Note: LoLPortal is no longer being actively updated as I've joined Riot Games to work on their esports web initiatives. See this blog post for more information.

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Calculating the "Elo" ratings of professional League of Legends teams

A little while before IPL 5, I started seeing a bunch of tournament previews/speculation/prognostications pop up. Many were interesting and insightful, but few of them offered concrete data on the latest performances of participating teams. Given how fundamental some version of the Elo rating system has become to most competitive video games, I thought it would be interesting to calculate Elo ratings of professional League of Legends teams and maintain that list going forward.

Picking an algorithm

After researching the various Elo-style rating systems, I became intrigued by Microsoft's TrueSkill algorithm. TrueSkill adds to the original Elo rating system by tracking a degree of uncertainty associated with the rating (much like the Glicko rating system) as well as the ability to track individual performance within a team. The latter isn't necessary for team ratings, but would come in handy if I ever decided to track individual player ratings. TrueSkill also improves on how quickly ratings converge to their "correct" value, requiring fewer data points to give an accurate assessment.

The best part of my research was coming across this gem of a blog post by software developer Jeff Moser, explaining in layman's terms the fundamentals behind TrueSkill (I certainly didn't have the requisite mathematics training to easily understand the original paper). If you're interested at all in rating systems, I highly suggest you read through his post. Even better, he provides a C# open source project that's well-documented and complete with unit tests. Since I'm using ASP.NET MVC for LoLPortal, this was perfect.

One of the things that I discovered in implementing his project is that it doesn't take into account uncertainty over time. Since a League of Legends competitive season is played over many months, and the game and competition is constantly changing, results from several months ago should matter much less than results from the past weekend. I took a similar (albeit simpler) approach to the Glicko system by introducing a constant that increases the uncertainty factor by a small amount for each day that a team does not play a match to help solve this.

I'd already compiled a list of tournament results for LoLPortal, but I hadn't tracked matches yet. Thankfully, the folks at LeaguePedia have a great database of the major and minor tournament results and matches. Special thanks also to the many tournaments who archived their tournament results rather than giving me 404 pages, as they were extremely helpful to determine the exact dates of when matches were played. For those that were unclear, I estimated the match dates based on the tournament dates and LeaguePedia edit history. Manual data entry of hundreds of tournaments and thousands of matches wasn't the most intellectually stimulating thing I've ever done, but I got through it :).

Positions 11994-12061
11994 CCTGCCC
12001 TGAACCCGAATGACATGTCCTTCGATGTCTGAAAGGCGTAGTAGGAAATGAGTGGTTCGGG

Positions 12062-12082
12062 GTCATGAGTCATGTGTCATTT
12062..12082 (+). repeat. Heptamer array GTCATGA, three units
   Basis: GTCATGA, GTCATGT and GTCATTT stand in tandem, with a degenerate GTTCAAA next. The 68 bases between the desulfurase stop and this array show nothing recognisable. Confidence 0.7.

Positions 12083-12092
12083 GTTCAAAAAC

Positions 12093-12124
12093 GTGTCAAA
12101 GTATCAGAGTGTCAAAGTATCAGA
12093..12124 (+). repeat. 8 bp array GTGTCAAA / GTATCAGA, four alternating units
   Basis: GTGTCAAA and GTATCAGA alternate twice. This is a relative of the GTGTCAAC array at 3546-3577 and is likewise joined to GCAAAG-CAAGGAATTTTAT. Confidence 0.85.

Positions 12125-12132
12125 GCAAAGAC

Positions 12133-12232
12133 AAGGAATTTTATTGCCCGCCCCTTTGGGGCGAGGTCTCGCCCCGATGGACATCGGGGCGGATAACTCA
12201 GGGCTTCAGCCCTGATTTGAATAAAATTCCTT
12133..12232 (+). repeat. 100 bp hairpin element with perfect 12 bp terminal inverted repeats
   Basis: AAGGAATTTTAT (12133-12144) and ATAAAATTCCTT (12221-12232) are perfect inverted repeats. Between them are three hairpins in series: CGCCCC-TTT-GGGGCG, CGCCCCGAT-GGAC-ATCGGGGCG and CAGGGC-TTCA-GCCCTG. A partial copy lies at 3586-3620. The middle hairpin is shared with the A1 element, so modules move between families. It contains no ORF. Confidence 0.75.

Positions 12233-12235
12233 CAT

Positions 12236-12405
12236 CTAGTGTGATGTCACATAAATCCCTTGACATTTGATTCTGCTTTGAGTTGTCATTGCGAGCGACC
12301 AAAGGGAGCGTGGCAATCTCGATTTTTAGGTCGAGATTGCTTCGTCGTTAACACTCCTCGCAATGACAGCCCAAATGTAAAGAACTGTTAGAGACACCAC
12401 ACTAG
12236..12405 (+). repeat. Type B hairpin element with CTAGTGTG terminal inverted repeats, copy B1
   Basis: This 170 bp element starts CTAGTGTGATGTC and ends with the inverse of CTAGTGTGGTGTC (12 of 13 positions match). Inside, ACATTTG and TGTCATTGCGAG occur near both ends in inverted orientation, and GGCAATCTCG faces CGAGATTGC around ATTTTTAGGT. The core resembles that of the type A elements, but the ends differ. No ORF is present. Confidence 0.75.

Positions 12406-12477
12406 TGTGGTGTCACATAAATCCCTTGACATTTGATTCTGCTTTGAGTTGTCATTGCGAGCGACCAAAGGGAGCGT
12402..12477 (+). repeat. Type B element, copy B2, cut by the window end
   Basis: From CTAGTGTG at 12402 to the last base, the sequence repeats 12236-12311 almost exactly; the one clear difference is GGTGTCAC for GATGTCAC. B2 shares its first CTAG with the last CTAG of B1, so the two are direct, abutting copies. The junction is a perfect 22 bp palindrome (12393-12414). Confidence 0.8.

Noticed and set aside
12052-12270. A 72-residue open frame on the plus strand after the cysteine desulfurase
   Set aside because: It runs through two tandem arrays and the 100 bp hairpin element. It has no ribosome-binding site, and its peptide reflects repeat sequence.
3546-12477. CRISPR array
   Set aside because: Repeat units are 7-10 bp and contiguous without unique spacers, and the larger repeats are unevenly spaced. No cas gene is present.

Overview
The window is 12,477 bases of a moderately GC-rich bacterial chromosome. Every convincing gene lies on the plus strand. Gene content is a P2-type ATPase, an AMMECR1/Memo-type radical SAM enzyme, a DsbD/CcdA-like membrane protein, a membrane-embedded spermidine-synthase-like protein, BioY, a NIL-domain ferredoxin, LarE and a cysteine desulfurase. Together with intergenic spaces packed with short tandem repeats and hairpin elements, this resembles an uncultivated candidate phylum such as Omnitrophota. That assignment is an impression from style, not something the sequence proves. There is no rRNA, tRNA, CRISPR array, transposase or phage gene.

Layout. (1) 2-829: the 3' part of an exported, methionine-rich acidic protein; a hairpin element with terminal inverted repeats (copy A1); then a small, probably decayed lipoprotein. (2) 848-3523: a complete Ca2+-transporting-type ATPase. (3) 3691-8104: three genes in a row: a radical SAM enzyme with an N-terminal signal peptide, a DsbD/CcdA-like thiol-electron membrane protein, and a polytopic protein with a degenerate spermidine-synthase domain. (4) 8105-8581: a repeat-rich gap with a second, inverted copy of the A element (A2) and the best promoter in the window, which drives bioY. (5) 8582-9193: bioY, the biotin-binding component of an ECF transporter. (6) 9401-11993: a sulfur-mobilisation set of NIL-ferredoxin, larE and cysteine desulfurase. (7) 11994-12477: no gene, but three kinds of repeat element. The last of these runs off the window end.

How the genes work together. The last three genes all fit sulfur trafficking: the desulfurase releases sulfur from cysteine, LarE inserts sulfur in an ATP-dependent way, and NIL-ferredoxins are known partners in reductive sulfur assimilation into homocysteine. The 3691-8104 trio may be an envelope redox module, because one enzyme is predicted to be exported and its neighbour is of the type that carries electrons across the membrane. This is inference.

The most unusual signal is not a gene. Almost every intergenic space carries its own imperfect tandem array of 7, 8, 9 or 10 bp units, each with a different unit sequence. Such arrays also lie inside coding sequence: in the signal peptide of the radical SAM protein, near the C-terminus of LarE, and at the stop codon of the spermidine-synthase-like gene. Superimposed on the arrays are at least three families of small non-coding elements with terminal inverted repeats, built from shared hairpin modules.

The current algorithm has a couple of caveats that one should be aware of when analysing the list.

Every game is weighted equally

That is, a game from the grand finals of season two are weighted the same as a game from a weekly online tournament. In actuality, this hasn't turned out to be that big of an issue, since generally, teams that are doing well post good results in both online and offline tourneys. Teams that are slumping likewise do poorly in both. I've thought about weighting the various tournaments differently, but haven't come up with a good way of doing so yet. If you have any thoughts about this, let me know! In the end, I chose the simpler route, which has worked out fine for now.

Update (December 13, 2012): I've played around tweaking certain variables in the TrueSkill algorithm based on tournament type. I've found that weighting offline tournaments slightly stronger results in a very slight improvement to the number of matches correctly predicted by the algorithm, and I've implemented this improvement. I'll continue to test out different variable combinations and monitoring how the algorithm does for upcoming tournaments.

Comparison of ratings across regions is less certain than within the same region

League of Legends tournaments that feature cross-region competition are significantly rarer than same-region tournaments. The algorithm relies on these competitions so that it can hold in check any artificial inflation in ratings of top teams in one region that haven't competed against teams in another. While the abundance of competition between teams of the same region means that their ratings relative to each other are likely to be fairly accurate, comparing across regions is less accurate for now. Hopefully we'll see Season 3 feature more cross-region competitions as we saw towards the end of Season 2.

The Results

You can see the current ratings list here. In my next blog post, I'll examine how the ratings fared for IPL 5.

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